Faithfulness has two different meanings. If we mean the faithfulness of God or Jesus, it refers to steadfastness, honesty, firmness, and God's utter dependability based on His unchanging character. If we mean human faithfulness, it refers to our steady allegiance to God and our trust in Him. A "faithful" man is "full of faith"; he believes in the reality of God as revealed in Scripture.
In what way is faithfulness a fruit of the Holy Spirit?
Faithfulness is part of the fruit of the Spirit; it is created within us when we allow the Spirit to work in us. Not only does the Spirit induce us to be faithful, He explains why we should be faithful. John 16:13-14 says that the Spirit discloses Jesus' character to the world. First John 5:6-7 says the Spirit testifies that Jesus is the Savior. And Hebrews 10:15 says that the Spirit bears witness to salvation.
If we are full of faithfulness, we believe God; we trust that He always has our best interests at heart. We trust that we are ultimately safe. We believe that He loves us (John 3:16); He wants to be with us (John 14:2); He is powerful enough to save us (John 14:6); and He is working in us (Philippians 1:6). And we live with the confidence that we will receive God's promised blessings, even if we never see them in this lifetime.
Faithfulness is necessary when God's promises seem to completely contradict what we see. When God's ways are hidden from us (Isaiah 45:15), when evil strikes, when hardships come one right after another—that's when we need the Spirit to produce His fruit of faithfulness in us.
Faith is the opponent of fear. Faith protects us from fear, and fear erodes faith. Ephesians 6:13-17 lists the armor of God. Faith, "in addition to all," is the shield. If our shield of faith is strong enough to put out all the flaming arrows of the enemy, we are spiritually invulnerable.
Mark 4:35-41 tells the story of Jesus calming the storm. After being roused by the terrified disciples, Jesus stopped the wind and the waves and said, "Why are you so afraid? Have you still no faith?" (Mark 4:40). We are used to being told that trials bring about spiritual growth. Here's another side of things: it wasn't that Jesus was intentionally using a fierce storm to grow the disciples' faith; it's that He didn't even consider the situation worthy of notice. The disciples feared because they had no faith. Their faith would eventually grow to the point where imprisonment became an opportunity for a praise service (Acts 16:22-25) and a snake bite was a minor irritant (Acts 28:4-5). Faith in God means not fearing worldly troubles, not just because God's sovereign will is for our benefit, but because we "count all things to be loss in view of the surpassing value of knowing Christ Jesus" (Philippians 3:8).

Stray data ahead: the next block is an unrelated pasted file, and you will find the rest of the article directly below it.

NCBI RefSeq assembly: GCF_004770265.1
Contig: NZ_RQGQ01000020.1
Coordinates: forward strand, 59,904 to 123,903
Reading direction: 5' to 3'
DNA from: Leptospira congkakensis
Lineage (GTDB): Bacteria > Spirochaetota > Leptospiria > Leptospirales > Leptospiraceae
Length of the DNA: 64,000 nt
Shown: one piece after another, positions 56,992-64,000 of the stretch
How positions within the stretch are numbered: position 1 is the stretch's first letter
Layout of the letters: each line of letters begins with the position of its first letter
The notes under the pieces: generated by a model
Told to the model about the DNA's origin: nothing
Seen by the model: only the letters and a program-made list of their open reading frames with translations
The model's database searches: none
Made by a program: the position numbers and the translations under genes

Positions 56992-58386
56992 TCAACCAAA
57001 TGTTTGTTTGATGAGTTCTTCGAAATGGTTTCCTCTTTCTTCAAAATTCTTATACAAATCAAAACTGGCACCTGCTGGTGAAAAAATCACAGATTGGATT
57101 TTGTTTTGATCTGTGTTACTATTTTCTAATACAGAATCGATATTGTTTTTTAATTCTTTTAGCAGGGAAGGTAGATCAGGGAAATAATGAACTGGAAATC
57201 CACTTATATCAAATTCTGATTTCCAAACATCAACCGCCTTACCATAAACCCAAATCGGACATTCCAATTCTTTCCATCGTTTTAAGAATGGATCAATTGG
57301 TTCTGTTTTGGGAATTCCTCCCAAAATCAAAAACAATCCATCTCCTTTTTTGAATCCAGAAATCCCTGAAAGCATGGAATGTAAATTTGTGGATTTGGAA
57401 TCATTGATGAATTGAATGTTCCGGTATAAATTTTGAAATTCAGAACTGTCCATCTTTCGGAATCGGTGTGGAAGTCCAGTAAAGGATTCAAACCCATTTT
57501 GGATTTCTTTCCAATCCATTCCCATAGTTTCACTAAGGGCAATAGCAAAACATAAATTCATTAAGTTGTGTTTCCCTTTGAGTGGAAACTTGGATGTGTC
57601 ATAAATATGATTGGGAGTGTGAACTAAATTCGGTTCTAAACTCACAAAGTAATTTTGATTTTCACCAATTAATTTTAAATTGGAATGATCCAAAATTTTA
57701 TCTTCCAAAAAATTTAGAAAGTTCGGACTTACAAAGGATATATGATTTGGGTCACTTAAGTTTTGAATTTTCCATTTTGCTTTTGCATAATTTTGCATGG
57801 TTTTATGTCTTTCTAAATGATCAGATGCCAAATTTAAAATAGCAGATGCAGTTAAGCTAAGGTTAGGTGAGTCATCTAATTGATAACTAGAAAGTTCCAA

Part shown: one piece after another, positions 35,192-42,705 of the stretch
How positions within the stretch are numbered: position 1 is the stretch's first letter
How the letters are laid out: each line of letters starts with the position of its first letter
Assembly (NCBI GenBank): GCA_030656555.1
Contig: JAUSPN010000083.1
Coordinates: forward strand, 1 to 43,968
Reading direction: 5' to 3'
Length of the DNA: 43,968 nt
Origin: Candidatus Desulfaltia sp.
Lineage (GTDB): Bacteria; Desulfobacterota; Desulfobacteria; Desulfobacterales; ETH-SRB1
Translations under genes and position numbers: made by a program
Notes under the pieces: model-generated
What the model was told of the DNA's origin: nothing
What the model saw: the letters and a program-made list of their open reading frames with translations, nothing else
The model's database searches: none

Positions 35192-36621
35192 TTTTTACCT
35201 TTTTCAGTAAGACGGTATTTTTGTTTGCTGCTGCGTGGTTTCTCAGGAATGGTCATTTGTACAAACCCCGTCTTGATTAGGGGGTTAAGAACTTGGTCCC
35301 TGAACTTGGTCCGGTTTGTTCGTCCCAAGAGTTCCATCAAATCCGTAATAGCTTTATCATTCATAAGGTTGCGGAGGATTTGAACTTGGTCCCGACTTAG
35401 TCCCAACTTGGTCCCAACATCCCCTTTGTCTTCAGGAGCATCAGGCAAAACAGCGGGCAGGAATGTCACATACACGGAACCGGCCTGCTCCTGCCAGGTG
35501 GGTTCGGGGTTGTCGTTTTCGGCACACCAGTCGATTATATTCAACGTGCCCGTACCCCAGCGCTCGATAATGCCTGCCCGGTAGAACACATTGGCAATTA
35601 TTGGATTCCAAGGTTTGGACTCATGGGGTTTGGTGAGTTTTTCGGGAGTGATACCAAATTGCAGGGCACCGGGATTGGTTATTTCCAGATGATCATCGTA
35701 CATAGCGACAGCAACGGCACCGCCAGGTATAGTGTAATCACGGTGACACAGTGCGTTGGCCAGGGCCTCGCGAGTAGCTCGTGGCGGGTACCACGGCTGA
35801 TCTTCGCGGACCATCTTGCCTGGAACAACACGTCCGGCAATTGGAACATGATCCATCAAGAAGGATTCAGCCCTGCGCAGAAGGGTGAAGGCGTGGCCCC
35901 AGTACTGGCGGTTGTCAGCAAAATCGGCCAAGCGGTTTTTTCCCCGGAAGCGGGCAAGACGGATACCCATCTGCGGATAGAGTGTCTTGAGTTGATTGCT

Hebrews 11 is often called "The Roll Call of the Saints." It is a list of Old Testament characters who knew God and steadfastly believed His promises. None of these figures saw God's promises completely fulfilled. Abraham and Sarah were able to witness the birth of Isaac, but neither lived long enough to see their line become a mighty nation. Joseph had faith that the Israelites would escape Egypt and return to the Promised Land, but that didn't occur until four hundred years after his death. Moses trusted God that his service would bring Israel to the Promised Land, but he never lived to see God's people become a settled nation.
The Bible has much to say about the gift of faith:
"For whatever does not proceed from faith is sin" (Romans 14:23b). Whatever actions are not informed by God's identity and character and not driven by trust in Him must be sin.
"Now faith is the assurance of things hoped for, the conviction of things not seen" (Hebrews 11:1). Hope is "the eager anticipation of good." A faithful person knows God and trusts that He will fulfill His promises—those things he hopes for but are still unseen.
"The righteous shall live by faith" (Galatians 3:11). The fruit of Spirit gives us life; we don't simply endure—we live by faith.
God is faithful, and He grants that quality to His children. The Holy Spirit produces in believers His faithfulness. As a result, we believe God is Who He says He is and that He will do what He says He will do. His faithful character directly affects our lives. We have nothing to fear as we wait for Him to fulfill His promises. This assurance is a fruit of the Spirit.
Why does God require faith?
In what way is peace a fruit of the Holy Spirit?
In what way is patience a fruit of the Holy Spirit?
In what way is joy a fruit of the Holy Spirit?
In what way is self-control a fruit of the Holy Spirit?
Truth about the Holy Spirit